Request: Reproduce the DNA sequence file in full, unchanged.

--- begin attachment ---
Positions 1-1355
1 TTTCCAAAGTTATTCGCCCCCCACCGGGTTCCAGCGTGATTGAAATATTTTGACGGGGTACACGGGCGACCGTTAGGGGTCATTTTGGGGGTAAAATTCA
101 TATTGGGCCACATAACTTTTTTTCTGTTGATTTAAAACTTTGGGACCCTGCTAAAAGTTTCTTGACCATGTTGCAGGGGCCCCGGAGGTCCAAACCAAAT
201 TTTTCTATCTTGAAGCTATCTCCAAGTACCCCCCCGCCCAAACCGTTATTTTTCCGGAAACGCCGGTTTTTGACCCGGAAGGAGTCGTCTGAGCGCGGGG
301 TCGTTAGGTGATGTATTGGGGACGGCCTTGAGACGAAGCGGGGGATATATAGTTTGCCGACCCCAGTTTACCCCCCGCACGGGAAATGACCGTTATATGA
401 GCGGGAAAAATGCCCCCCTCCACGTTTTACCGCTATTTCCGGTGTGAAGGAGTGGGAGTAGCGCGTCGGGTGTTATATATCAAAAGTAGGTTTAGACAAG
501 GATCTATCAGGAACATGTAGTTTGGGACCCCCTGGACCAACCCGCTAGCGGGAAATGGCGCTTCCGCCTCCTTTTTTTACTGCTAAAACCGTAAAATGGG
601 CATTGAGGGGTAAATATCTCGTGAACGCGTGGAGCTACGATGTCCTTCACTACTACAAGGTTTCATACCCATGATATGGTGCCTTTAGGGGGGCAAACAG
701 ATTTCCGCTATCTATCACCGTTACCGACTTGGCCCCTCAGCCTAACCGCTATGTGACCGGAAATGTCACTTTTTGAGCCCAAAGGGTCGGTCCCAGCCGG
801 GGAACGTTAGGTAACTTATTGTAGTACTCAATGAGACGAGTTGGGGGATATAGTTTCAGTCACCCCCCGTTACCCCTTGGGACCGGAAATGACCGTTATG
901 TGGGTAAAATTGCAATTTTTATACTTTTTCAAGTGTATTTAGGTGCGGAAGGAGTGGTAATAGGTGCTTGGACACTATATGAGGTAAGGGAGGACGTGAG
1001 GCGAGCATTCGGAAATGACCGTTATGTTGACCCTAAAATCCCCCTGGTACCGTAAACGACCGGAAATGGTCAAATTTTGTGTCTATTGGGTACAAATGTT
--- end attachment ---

Positions 1-1355
1 TTTCCAAAGTTATTCGCCCCCCACCGGGTTCCAGCGTGATTGAAATATTTTGACGGGGTACACGGGCGACCGTTAGGGGTCATTTTGGGGGTAAAATTCA
101 TATTGGGCCACATAACTTTTTTTCTGTTGATTTAAAACTTTGGGACCCTGCTAAAAGTTTCTTGACCATGTTGCAGGGGCCCCGGAGGTCCAAACCAAAT
201 TTTTCTATCTTGAAGCTATCTCCAAGTACCCCCCCGCCCAAACCGTTATTTTTCCGGAAACGCCGGTTTTTGACCCGGAAGGAGTCGTCTGAGCGCGGGG
301 TCGTTAGGTGATGTATTGGGGACGGCCTTGAGACGAAGCGGGGGATATATAGTTTGCCGACCCCAGTTTACCCCCCGCACGGGAAATGACCGTTATATGA
401 GCGGGAAAAATGCCCCCCTCCACGTTTTACCGCTATTTCCGGTGTGAAGGAGTGGGAGTAGCGCGTCGGGTGTTATATATCAAAAGTAGGTTTAGACAAG
501 GATCTATCAGGAACATGTAGTTTGGGACCCCCTGGACCAACCCGCTAGCGGGAAATGGCGCTTCCGCCTCCTTTTTTTACTGCTAAAACCGTAAAATGGG
601 CATTGAGGGGTAAATATCTCGTGAACGCGTGGAGCTACGATGTCCTTCACTACTACAAGGTTTCATACCCATGATATGGTGCCTTTAGGGGGGCAAACAG
701 ATTTCCGCTATCTATCACCGTTACCGACTTGGCCCCTCAGCCTAACCGCTATGTGACCGGAAATGTCACTTTTTGAGCCCAAAGGGTCGGTCCCAGCCGG
801 GGAACGTTAGGTAACTTATTGTAGTACTCAATGAGACGAGTTGGGGGATATAGTTTCAGTCACCCCCCGTTACCCCTTGGGACCGGAAATGACCGTTATG
901 TGGGTAAAATTGCAATTTTTATACTTTTTCAAGTGTATTTAGGTGCGGAAGGAGTGGTAATAGGTGCTTGGACACTATATGAGGTAAGGGAGGACGTGAG
1001 GCGAGCATTCGGAAATGACCGTTATGTTGACCCTAAAATCCCCCTGGTACCGTAAACGACCGGAAATGGTCAAATTTTGTGTCTATTGGGTACAAATGTT